For customer support teams and call-center staff, resolving customers’ issues quickly and efficiently is key. To ensure that their teams achieve this, one of the metrics a company should measure is First Call Resolution (FCR).

This article will help you define what FCR is, why it matters, and how you can improve it.

What is First Call Resolution (FCR)?

First Call Resolution (FCR)

First call resolution refers to the rate at which customer service staff are able to resolve customer issues within the first call, without any follow-up needed.

As simple as that sounds, there are subtle differences in the FCR meaning for different organizations. For example, some will measure FCR only for phone calls, while others will include all communication channels, such as email, live chat, social media, etc. For companies with an omnichannel approach to customer support, First Contact Resolution might be a more appropriate term.

Businesses will also have different contact windows—the length of time after which subsequent calls from the same customer are treated as a new issue and not treated as a follow-up. These contact windows should be set to allow the customer enough time to determine if their issue is resolved, so each organization will have to determine what a reasonable time would look like for the product/service they offer.

However you define FCR for your support staff, the important thing is that it’s clear, consistent, and communicated to all relevant staff.

How do you measure First Call Resolution (FCR)?

Once you have agreed on how exactly you’ll define FCR, the formula for calculating it is straightforward.

(number of customers whose issues were resolved on their first call ÷ total number of customers who called) x 100 = First Call Resolution (FCR), support first call

This will give you a percentage result for your one call resolution, i.e. how many issues you’ve been able to resolve on the first call.

So, if 200 customers reach out to your support team, and you’re able to resolve their issues on that first contact for 150 of those customers, then your first contact resolution would be (150 ÷ 200) x 100 = 75%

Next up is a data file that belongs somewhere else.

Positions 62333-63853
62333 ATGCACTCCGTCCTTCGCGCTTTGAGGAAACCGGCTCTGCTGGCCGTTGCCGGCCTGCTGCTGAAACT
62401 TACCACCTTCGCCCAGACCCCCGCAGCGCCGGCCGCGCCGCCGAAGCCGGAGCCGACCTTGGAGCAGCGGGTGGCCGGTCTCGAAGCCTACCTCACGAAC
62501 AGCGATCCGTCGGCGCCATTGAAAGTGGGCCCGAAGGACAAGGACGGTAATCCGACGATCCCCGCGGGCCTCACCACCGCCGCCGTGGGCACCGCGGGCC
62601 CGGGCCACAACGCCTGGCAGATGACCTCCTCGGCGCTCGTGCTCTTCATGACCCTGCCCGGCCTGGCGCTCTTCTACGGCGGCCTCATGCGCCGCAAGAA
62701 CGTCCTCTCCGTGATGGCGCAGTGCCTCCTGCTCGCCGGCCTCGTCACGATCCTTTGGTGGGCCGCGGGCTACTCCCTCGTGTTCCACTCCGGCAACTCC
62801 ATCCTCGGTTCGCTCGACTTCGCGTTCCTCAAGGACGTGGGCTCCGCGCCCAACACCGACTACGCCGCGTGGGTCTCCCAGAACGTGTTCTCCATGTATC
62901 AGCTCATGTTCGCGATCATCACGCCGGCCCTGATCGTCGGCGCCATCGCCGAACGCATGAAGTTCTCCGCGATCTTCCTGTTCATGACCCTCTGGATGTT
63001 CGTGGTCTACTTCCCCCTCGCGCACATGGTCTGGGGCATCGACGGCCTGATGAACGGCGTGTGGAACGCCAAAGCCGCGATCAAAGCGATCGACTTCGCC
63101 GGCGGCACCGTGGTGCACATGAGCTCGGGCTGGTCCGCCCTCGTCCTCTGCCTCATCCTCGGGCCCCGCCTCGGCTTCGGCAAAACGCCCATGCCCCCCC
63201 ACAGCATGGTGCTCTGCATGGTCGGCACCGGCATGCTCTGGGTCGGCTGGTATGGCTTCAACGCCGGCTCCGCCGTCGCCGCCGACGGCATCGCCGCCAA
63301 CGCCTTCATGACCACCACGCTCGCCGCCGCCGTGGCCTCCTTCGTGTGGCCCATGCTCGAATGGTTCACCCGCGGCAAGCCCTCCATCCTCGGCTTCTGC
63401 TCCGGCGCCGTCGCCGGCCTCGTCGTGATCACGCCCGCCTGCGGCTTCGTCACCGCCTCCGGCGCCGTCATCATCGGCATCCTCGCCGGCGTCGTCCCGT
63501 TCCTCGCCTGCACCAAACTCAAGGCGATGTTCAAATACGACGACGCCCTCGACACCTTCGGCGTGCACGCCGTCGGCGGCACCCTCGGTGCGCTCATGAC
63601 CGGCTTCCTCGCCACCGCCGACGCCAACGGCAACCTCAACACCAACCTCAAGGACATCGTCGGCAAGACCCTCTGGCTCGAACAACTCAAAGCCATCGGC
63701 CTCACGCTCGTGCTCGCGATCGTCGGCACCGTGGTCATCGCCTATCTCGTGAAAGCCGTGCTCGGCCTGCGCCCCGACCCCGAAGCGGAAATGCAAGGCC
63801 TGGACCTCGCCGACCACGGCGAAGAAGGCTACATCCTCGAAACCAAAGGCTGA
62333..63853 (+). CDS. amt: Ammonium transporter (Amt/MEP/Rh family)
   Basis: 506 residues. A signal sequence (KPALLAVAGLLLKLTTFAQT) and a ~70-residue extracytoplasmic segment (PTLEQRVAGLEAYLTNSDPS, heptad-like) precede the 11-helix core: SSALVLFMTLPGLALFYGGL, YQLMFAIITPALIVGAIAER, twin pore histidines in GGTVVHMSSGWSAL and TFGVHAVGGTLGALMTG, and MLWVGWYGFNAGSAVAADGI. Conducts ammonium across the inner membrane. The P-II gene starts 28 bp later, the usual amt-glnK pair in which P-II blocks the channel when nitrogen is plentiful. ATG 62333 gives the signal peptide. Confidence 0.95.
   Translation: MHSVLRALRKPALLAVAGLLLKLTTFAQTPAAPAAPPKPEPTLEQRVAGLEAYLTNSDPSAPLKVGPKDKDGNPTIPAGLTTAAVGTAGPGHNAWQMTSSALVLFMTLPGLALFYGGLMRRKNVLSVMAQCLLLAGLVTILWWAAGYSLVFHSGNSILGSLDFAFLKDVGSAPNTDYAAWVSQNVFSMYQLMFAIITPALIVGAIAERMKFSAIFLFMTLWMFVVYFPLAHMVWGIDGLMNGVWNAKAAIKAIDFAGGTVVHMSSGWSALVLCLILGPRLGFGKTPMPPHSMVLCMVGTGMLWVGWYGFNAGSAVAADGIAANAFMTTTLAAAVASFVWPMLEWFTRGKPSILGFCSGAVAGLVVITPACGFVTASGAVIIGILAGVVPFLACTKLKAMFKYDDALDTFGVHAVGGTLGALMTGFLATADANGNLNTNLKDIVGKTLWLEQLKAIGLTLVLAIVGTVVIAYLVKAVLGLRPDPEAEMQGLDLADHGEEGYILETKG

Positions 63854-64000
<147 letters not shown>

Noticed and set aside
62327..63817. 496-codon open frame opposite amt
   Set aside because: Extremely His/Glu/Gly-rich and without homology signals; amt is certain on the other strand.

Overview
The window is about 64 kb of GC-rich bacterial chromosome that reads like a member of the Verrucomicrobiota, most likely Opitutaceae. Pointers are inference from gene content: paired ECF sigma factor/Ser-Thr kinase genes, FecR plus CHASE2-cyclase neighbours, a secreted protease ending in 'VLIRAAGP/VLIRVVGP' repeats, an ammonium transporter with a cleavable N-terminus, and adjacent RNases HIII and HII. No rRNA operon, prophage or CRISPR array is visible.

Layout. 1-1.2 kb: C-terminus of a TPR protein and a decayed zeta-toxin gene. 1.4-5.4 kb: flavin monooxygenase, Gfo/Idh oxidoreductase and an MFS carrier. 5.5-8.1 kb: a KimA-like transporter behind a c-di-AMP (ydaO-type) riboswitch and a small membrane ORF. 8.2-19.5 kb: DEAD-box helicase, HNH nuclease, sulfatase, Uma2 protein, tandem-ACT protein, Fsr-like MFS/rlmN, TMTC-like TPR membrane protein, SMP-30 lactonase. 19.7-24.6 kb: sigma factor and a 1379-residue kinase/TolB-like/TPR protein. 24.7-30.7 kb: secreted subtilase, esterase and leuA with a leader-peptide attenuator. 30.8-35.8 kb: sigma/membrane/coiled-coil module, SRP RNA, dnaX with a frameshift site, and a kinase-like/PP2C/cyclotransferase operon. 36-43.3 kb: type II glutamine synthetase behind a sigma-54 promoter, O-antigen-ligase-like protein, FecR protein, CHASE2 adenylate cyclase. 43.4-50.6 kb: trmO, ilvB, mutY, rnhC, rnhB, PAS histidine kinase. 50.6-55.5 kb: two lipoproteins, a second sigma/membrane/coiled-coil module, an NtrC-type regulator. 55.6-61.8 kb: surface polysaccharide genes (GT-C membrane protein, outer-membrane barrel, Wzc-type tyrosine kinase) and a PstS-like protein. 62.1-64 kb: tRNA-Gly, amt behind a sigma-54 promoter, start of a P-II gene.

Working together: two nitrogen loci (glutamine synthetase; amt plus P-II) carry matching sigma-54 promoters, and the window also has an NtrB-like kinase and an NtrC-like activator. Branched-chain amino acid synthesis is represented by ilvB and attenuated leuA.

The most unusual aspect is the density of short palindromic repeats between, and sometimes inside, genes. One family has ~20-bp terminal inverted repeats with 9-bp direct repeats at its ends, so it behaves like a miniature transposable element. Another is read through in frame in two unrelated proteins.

According to Call Centre Helper, the industry standard for FCR is between 70 and 75%. However, they point out that percentages will vary depending on the specific FCR definition a company uses. The industry, product type, request type and platform are all also likely to impact your FCR. For this reason, it is more helpful to calculate your current FCR and then use that as a benchmark for measuring your improvement.

Why is First Call Resolution (FCR) important?

Keeping track of your FCR can give you valuable insights into how effective your support staff is and how customers perceive them.

When you’re able to resolve customer issues on the first call, this means you’re able to help more people in less time. As a result, high FCR is associated with lower operational costs and higher efficiency.

At the same time, high FCR means happier customers. Nobody wants to have to call up the same company multiple times, repeating their details each time, before their problem can be resolved. More satisfied customers mean you’re more likely to see other positive outcomes such as increased customer retention, greater customer lifetime value, and more sales.

Still, it’s important that FCR isn’t the only way you measure your call-center performance. Generally speaking, the higher your FCR the better, but other metrics also need to be taken into account, such as Average Handle Time (AHT) and Net Promoter Score (NPS). Otherwise, you could end up with a high FCR but find that issues still take a long time to resolve on that call, or they’re not resolved to your customers’ satisfaction.